LinkedIn Says Most Overused Buzzwords Are “Extensive Experience, Innovative and Motivated”

NBA Bans Basketball Shoes by Athletic Propulsion Labs Based on League Rule against “Undue Competitive Advantage” That Increases a Player’s Vertical Leap

With your headline written, now spend the next 40% of your time optimizing the body of your release. While ensuring that your release continues to deliver on the promise of the headline, repeat your most important keywords or related words multiple times.  Also be sure to link to key webpages using relevant anchor text closely matched to the content of the destination page.  Use your body optimization time to find the balance of readability and optimization.

Finally, use your last 10% to optimize your multimedia elements. I recommend allocating a significantly smaller amount of time for this because there are no headlines, links or body copy to deal with here.  Simply write unique and compelling descriptions of each attached photo or video multimedia element.  Incorporate relevant keywords into each description, give each element a unique file name and you are done.

Give this technique a try next time you optimize your press release and let us know how it goes.


Reaching Public Policy Audiences: Choosing the Right Words & Platforms

November 24, 2010

by Danny Selnick, Vice President, Public Policy Services, Business Wire DC

BW VP of Public Policy Services Danny Selnick

November’s mid-term elections are over and voters and pundits can talk ad infinitum about who’s in, who’s out, and why — and even what challenges President Obama and his administration face because of the shift in power in the House and a narrowing of the margin for Democrats in the Senate.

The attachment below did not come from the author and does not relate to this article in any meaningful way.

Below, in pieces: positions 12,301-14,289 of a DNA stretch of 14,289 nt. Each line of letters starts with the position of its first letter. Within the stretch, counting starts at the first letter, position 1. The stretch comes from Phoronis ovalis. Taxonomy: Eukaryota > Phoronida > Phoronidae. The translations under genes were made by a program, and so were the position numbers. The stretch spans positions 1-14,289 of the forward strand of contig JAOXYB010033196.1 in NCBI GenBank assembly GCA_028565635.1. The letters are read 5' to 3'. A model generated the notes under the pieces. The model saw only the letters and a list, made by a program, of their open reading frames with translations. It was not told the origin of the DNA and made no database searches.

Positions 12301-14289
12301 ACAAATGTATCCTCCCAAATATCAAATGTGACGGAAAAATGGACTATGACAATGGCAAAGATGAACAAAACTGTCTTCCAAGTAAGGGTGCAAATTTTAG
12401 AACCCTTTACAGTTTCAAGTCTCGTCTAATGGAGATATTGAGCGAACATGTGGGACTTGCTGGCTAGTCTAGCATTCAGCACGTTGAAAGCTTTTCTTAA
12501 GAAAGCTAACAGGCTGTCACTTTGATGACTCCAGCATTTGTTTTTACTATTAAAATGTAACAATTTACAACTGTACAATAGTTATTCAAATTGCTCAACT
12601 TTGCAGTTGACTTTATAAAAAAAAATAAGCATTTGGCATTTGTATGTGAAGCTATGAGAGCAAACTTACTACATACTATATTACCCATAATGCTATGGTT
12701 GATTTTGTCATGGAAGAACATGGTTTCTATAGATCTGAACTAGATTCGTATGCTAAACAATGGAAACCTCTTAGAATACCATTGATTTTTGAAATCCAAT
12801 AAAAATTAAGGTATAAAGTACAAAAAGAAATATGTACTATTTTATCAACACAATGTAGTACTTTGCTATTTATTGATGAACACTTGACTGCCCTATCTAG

We’re sure to see Republicans (and Tea-Party members) try to overturn sections of the recently passed Healthcare Reform Bill.  There’s also talk of repealing recently passed financial and oil industry regulations.  Then there’s the issue of keeping or repealing the “Bush Era Tax Cuts,” the need to balance the federal budget, and free trade — all against the backdrop of creating jobs and getting the economy working again.  Still on the long list of agenda items for Congress and the Administration are education and energy reform.  One thing’s for sure: there will be no shortage of important issues coming up over the next two years.

With “divided government” the new reality in Washington, organizations need to develop a coherent communications strategy to begin building support for “what’s near and dear to them” in advance of when their issue comes up for discussion.  In some cases (like the expected attempt to dismantle parts of the Healthcare Reform Bill) an issue may be “push-started or stalled” at the state level.  Communicators must get their message out not just to media, but also to decision-makers — and perhaps even more importantly, to the voting public directly in order to engage and mobilize support at a grassroots level.  That’s especially true because, as shown in this last three election cycles, the court of public opinion (and voting behavior) is highly fluid.